time in their professional life. These acts mainly concerned promotion, salaries and the
types of duties assigned to men and women. Some of their comments are as follows:
Discrimination in Promotion
"I was promoted only after males of equal and
sometimes lesser ability had been appointed." -
Administrator/Manager
"Although I had been acting in a senior post for four
years, an inexperienced male was 'tested' before I
could be considered for the post." Attorney-at-Law
"The girls' school where I was principal was amalga-
mated with a boys' school and the male head of the
boys' school was automatically appointed Principal of
the new co-ed school, and I was appointed Vice-
Principal." Teacher
"I was passed over for promotion, and strangely
enough it was the wife of the Company chairman who
objected to my appointment." Stockbroker
"The test for a female to obtain a senior post is
much more stringent than for males I had to 'super-
perform' to warrant a break with tradition." -
Attorney-at-Law/Judge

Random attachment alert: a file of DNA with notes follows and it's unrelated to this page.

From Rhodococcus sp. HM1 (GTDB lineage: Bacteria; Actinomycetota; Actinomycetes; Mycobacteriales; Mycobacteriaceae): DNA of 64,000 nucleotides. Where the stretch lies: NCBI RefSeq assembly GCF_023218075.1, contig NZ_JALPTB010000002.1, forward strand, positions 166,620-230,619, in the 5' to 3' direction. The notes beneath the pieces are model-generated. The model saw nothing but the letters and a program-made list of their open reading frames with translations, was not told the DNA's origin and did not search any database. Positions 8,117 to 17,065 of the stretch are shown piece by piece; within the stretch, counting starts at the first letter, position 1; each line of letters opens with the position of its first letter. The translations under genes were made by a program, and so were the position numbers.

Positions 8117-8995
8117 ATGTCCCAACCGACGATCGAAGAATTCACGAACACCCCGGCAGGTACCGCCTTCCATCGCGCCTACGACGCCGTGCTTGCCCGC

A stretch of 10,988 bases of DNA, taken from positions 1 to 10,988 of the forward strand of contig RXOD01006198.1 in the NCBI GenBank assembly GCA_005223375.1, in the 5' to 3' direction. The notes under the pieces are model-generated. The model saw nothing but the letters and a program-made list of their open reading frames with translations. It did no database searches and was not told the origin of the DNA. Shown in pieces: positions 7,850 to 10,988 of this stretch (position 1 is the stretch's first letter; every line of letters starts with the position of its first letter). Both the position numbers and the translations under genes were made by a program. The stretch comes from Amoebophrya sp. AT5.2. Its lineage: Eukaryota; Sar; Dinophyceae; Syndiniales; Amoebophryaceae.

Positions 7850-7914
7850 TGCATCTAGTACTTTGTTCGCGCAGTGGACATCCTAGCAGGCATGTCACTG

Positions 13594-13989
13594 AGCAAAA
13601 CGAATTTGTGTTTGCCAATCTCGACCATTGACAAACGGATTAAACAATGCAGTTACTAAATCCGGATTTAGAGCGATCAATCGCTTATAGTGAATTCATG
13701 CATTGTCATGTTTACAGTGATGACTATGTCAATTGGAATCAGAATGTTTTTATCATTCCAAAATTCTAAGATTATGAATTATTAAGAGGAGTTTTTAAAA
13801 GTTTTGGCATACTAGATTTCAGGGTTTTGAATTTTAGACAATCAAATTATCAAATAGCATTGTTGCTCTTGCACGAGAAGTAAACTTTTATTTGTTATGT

Discrimination in Salaries
"When I assumed my post, my salary was less than
that of the incumbent -a man. This has since been
rectified." Administrator/Manager
"Men carrying out similar job responsibilities are paid
almost 40% more a woman's work is not valued as
much as that of a man." Executive Director
Discrimination in Duties
"Male teachers in girls' schools are not given duties
such as 'Form Teacher', whereas the converse is not
true." Teacher
"Certain programmes are classified as 'male' and use
male announcers only. These are usually information
programmes, world affairs and news broadcasts.
'Female' programmes are those dealing with child
care, recipes, etc. This situation is changing recently."
Broadcaster
Despite the fact that most of the women responding felt that women and men
were equally evaluated professionally, several of them had experiences which made them
feel that they were unfairly treated. The existence of this type of prejudice, subtle or
overt, in even a small number of cases, is evidence that sex discrimination is still present
in the Jamaican situation.

B. Opinion re number of women in their particular business
The sample was asked whether they would like to have more, or fewer, women in
their profession. Their responses can be summarized as follows: